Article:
Steven Weinberg at CERN in 1979.

Credit: CERN/Science Photo Library

Steven Weinberg brought the fundamental understanding of nature to new levels of power and completeness. He played a central part in formulating and establishing theoretical physics’ two standard models — the standard model of fundamental interactions and the standard model of cosmology. His greatest achievement was to propose the unified theory of electromagnetism and weak interactions, which is still in use. This won him the Nobel Prize in Physics in 1979, shared with his school classmate Sheldon Lee Glashow, and with Abdus Salam.

His 1967 Physical Review Letters paper, ‘A Model of Leptons’, combined disparate ideas about gauge symmetry, symmetry breaking and the classification of particles into an elegant whole. Given the state of knowledge at the time, the breakthrough still calls to mind Einstein’s description of Niels Bohr’s atomic model: “the highest form of musicality in the sphere of thought”.

Amazingly, given its scope and ambition, nothing in the paper needs essential revision today. But it was incomplete in two important ways. First, Weinberg conjectured, but could not prove, that his theory was ‘renormalizable’, in that incorporating quantum fluctuations would not lead to ill-defined mathematical expressions. That problem was solved for quantum electrodynamics — the theory of photons and their interactions — in the 1950s. It was even harder to crack in Weinberg’s unified theory, and its solution brought in new ideas.

Second, it really was just a theory of leptons — electrons, muons and their neutrinos. It left out the world of strongly interacting hadrons, including protons, neutrons and most of the vast zoo of particles observed in high-energy accelerators. Remarkably, however, quantum chromodynamics — the modern theory of strong interactions, based on quarks and gluons — combines harmoniously with Weinberg’s model. The same is true for general relativity, Einstein’s theory of gravity.

Weinberg had a leading role in orchestrating this powerful consolidation of fundamental physics, in particular by calculating its experimental consequences. The discovery, in the 1980s, of the W and Z bosons, which had precisely the masses and other properties predicted by his model, was its crowning success.

The other major strand in Weinberg’s work was physical cosmology. When his landmark book Gravitation and Cosmology first appeared in 1972, high-energy particle physics and cosmology were regarded as distinct subjects, with different cultures and communities. After Weinberg knocked down the barriers, a new generation prospered in the border zone. A central message of the book was that the Big Bang should be considered as a unique, gigantic experiment in high-energy physics. He made his case by showing how hypotheses about neutrino properties could be tested through cosmological observations. His popular book on the topic, The First Three Minutes (1977), found a large audience.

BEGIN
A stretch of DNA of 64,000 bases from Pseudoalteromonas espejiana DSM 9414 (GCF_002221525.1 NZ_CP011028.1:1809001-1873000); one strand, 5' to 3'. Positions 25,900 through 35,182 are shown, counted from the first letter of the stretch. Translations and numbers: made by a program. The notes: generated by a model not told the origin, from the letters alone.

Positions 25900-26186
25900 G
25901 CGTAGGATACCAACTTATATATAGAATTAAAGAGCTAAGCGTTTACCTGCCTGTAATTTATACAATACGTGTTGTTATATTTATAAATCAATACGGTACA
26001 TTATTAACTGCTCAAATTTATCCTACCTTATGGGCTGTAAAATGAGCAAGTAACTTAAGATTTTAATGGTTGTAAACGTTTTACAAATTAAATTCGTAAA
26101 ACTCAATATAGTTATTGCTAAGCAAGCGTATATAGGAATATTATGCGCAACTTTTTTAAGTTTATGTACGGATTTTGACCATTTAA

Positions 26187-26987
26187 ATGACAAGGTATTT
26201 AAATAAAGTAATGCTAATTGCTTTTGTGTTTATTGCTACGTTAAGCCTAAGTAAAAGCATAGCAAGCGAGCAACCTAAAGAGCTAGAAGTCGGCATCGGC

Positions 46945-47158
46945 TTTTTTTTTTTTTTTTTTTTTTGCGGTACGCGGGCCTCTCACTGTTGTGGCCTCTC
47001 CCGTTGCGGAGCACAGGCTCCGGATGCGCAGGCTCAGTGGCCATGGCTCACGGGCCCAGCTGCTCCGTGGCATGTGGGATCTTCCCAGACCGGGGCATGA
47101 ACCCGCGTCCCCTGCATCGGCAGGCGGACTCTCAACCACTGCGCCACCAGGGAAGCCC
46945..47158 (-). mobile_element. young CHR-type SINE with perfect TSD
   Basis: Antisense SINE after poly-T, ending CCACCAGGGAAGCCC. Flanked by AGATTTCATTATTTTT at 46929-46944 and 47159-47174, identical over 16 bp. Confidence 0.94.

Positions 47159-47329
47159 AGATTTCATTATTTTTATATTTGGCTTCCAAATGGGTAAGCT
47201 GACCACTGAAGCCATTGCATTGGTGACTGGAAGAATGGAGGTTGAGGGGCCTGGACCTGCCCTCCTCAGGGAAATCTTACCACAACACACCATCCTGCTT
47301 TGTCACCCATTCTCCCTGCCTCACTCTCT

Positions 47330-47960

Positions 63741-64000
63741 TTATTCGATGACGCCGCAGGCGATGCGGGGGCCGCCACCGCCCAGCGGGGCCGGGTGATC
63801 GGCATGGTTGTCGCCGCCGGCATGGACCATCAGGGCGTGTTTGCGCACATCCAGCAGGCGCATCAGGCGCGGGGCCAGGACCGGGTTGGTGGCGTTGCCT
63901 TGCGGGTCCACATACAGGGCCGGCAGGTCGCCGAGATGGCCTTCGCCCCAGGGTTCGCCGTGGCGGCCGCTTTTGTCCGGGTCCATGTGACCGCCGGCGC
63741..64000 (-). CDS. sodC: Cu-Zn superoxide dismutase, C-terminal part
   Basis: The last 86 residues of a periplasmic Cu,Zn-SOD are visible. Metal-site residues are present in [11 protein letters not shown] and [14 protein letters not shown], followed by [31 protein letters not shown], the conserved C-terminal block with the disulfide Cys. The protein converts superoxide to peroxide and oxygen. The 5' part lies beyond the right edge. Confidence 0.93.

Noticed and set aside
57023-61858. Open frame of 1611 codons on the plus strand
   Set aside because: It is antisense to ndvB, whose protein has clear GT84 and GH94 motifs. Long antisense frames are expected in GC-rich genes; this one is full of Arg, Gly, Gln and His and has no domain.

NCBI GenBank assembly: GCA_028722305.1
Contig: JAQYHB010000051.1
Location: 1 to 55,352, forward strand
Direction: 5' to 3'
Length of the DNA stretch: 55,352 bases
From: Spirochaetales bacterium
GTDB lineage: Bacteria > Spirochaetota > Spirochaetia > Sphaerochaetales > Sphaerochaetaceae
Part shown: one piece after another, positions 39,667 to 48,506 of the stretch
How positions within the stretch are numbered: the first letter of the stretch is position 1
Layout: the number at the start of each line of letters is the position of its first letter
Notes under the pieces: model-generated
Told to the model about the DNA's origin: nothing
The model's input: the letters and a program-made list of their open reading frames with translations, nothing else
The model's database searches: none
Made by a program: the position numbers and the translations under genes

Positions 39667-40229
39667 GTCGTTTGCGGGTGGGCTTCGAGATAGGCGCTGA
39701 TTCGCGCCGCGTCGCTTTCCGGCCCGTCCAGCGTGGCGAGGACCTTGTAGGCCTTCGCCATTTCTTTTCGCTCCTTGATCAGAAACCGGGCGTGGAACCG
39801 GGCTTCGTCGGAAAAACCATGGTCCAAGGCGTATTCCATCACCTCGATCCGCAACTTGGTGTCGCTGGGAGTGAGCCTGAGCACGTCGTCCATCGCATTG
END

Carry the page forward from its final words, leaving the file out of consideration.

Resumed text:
Weinberg was born in New York City to Jewish immigrant parents. He credited his father with encouraging his interest in science. He graduated in 1950 from the Bronx High School of Science, the city’s flagship for educating young scientists. Leon Cooper and Melvin Schwartz were near-contemporaries, as well as Glashow, to name just those who went on to get Nobel prizes in physics. It is hard to resist the implication that it is probably good science policy to welcome immigrants and bring bright children together.

After undergraduate studies at Cornell University in Ithaca, New York, Weinberg spent a year at Nordita (the Nordic Institute for Theoretical Physics) in Copenhagen, working on quantum field theory with Gunnar Källén, whom he often mentioned as a strong influence. He completed his PhD at Princeton University, New Jersey, with Sam Treiman advising on his thesis about how the strong interaction complicates the interpretation of weak-interaction observations. He went on to positions at Columbia University, New York; the University of Berkeley, California; the Massachusetts Institute of Technology in Cambridge; and, in 1973, to Harvard University in Cambridge, where he was Higgins Professor of Physics. In 1982, he moved to the University of Texas at Austin, where he remained, teaching until earlier this year.

Scientists, no less than composers, have styles. Einstein and Richard Feynman were rebellious, most comfortable when they were ‘thinking different’. Weinberg was not like that. His approach was scholarly. Most obviously, he was keenly interested in the history of physics in the West, about which he wrote several deeply researched and unashamedly ‘Whiggish’ books, most recently To Explain the World (2015).

He paid close attention to other people’s work. I remember several rather terrifying phone calls during which he quizzed me about details of mathematical derivations in my or others’ papers.

He would not let go of obscurities that caught his attention. Several of his most important investigations were sparked when he perceived gaps or unexplored consequences. His work on electroweak interactions grew out of wrestling with the confused literature of its component ideas. If Einstein and Feynman call to mind Beethoven, Weinberg calls to mind Bach.

Later in his career, Weinberg extended the ideas he had pioneered in new directions. He made suggestions about unified field theory, the nature of dark matter and the possibility of a multiverse. These ideas, attractive but as yet unproven, continue to inspire research.

Weinberg sometimes expressed strong views against religion, such as this: “Anything that we scientists can do to weaken the hold of religion should be done and may in the end be our greatest contribution to civilization.” His, more usual, jovial appreciation of the human comedy was exemplified by the way that, given the chance, he would sneak off from stiff parties to play games with the children.